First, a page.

How to make the most of every avocado you buy

How to make the most of every avocado you buy : How sad it is to spend $2 on an avocado only to cut into it and find out that it has gone over to the dark side. Here are a few tips from experts on how to avoid that, and more:

If you go to the grocery store and all the avocados are overripe — very soft to the touch with dry, black skin — just walk away, says Pati Jinich, host of the PBS television series “Pati’s Mexican Table.” Even better, she recommends also mentioning it to the manager: “I’ve noticed that there are some stores where the avocados are consistently overripe, which tells me that somebody there doesn’t really know how to order avocados.”

Buy avocados that have black and glossy skin and are slightly tender when you press the base with your thumb. These avocados will be ready to eat that day, or will keep in the refrigerator for up to six days. If the avocado is still just a little green, go ahead and buy it, because it will be perfect for consumption in two or three days. If you want to speed up the process, put it in a paper bag or wrap it in newspaper and leave in a warm spot in the kitchen for 24 hours.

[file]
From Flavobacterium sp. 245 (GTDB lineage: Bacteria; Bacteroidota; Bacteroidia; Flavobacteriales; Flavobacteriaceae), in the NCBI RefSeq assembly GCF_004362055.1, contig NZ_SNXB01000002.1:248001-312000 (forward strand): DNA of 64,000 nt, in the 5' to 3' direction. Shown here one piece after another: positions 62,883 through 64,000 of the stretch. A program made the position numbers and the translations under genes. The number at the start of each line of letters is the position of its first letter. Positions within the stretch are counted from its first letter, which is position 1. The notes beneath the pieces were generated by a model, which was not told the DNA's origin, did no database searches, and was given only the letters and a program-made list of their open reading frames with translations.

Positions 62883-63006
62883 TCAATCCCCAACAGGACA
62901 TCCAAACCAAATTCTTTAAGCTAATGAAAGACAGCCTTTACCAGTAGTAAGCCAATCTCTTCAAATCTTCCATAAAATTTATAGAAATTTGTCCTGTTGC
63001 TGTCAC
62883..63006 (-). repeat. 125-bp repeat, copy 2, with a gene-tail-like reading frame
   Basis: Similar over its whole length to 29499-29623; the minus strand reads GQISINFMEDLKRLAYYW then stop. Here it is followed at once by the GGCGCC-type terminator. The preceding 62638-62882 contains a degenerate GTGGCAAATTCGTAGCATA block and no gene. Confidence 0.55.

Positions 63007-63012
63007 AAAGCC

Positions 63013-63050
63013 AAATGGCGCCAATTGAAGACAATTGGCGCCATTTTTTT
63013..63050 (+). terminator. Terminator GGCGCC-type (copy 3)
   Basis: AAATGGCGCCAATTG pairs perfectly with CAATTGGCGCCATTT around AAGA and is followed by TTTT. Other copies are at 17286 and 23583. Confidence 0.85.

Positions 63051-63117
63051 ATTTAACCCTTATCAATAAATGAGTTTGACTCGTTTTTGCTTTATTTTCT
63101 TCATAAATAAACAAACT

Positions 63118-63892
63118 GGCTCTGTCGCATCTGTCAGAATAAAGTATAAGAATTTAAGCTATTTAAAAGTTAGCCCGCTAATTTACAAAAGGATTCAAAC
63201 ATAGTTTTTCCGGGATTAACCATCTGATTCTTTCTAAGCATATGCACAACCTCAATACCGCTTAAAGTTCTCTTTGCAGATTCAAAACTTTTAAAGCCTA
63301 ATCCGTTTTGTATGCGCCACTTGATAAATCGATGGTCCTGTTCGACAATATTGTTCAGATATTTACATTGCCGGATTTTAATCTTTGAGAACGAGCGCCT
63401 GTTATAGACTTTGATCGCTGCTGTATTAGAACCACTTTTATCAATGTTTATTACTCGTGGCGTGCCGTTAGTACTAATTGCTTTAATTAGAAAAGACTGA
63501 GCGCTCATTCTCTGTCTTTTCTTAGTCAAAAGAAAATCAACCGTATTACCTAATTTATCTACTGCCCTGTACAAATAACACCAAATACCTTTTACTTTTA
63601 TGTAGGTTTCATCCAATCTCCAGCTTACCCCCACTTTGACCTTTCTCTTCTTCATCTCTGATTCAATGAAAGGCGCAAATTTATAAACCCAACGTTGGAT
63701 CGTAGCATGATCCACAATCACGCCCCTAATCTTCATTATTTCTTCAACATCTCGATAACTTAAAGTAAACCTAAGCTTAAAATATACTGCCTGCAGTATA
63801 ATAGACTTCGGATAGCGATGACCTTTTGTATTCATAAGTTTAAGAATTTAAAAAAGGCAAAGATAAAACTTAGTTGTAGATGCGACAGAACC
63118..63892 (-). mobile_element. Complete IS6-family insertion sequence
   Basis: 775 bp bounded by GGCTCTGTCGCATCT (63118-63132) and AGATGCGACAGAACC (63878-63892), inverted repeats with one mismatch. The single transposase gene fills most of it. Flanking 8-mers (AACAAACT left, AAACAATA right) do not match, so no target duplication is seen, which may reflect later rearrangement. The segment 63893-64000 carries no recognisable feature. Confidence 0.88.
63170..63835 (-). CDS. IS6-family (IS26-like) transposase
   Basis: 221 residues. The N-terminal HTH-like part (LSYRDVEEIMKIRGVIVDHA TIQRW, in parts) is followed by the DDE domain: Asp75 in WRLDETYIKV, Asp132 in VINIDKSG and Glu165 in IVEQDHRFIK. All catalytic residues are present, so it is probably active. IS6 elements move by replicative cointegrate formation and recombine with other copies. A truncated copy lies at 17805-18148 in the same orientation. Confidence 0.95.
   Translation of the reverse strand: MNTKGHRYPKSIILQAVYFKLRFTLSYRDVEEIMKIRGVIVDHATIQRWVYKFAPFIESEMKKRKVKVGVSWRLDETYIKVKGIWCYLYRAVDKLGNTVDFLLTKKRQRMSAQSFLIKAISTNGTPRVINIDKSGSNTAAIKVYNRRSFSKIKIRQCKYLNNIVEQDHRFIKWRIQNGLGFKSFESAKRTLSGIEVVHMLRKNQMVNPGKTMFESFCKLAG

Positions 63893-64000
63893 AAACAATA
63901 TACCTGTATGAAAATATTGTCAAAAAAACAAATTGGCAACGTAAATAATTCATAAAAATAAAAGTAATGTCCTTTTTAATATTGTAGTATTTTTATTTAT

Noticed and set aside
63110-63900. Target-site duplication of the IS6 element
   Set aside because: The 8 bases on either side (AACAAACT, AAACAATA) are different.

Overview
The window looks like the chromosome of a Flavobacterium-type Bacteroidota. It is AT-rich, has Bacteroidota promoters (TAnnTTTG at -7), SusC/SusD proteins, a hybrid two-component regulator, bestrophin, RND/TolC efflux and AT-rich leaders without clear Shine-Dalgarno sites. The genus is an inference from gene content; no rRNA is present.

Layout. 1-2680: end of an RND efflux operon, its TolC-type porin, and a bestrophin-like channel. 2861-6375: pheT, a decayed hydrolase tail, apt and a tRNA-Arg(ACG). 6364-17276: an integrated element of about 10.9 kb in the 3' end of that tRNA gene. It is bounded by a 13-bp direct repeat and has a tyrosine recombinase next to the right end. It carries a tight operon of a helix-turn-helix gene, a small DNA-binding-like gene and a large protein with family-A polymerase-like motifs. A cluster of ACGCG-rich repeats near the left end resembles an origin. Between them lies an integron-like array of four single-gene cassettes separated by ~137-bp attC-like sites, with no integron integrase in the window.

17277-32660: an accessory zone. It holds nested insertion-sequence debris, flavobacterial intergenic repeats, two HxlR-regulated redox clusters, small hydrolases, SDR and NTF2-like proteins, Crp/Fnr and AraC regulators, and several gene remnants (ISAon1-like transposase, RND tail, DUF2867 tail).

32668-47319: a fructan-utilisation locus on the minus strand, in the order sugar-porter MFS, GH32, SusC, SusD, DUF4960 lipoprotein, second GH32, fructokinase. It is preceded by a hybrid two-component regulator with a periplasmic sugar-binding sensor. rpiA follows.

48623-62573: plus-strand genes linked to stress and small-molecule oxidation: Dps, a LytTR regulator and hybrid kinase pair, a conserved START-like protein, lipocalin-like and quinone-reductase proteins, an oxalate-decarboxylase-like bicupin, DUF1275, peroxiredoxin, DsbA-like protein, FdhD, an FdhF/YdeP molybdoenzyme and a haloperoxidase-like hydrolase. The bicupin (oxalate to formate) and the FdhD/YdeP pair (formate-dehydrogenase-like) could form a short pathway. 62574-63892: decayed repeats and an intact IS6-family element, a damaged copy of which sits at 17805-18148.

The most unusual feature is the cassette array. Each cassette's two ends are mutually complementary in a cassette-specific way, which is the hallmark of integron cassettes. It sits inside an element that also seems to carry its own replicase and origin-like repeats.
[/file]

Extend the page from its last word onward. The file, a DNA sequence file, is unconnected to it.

As a general rule, you’ll get about one cup of avocado for every average medium (eight-ounce) avocado, says Lara Ferroni, author of “An Avocado a Day” (Sasquatch Books, 2017). To use in baking, she suggests substituting half the traditional fat — like butter — with an equal amount of avocado. If you want to take the rest of the butter out of the recipe, try using coconut oil, which pairs well with avocado.

Jinich says she never has leftover avocado in her house, and Ferroni agrees that it’s best to eat that avocado right away, but sometimes you might have half an avocado to store. Brushing the avocado flesh with a little lemon or lime juice will help keep it from oxidizing and turning brown, but Ferroni’s favorite method is to remove the pit, brush the flesh with a little avocado or olive oil, and wrap tightly in plastic wrap before refrigerating. “I’ve tried all the tricks,” she says. “Wrapping it tightly is what it’s all about.”

If you do want to try freezing any leftover avocado, Ferroni suggests cutting the avocado into cubes and spreading them out on a wax paper-covered baking sheet. Let them freeze until solid, then store in an airtight container for two or three months. To defrost, place cubes in a bowl of water for five or 10 minutes. Just remember that frozen avocado is not recommended for use in guacamole, but it can be used in smoothies or baked goods.



How to make the most of every avocado you buy

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Source : The Washington Post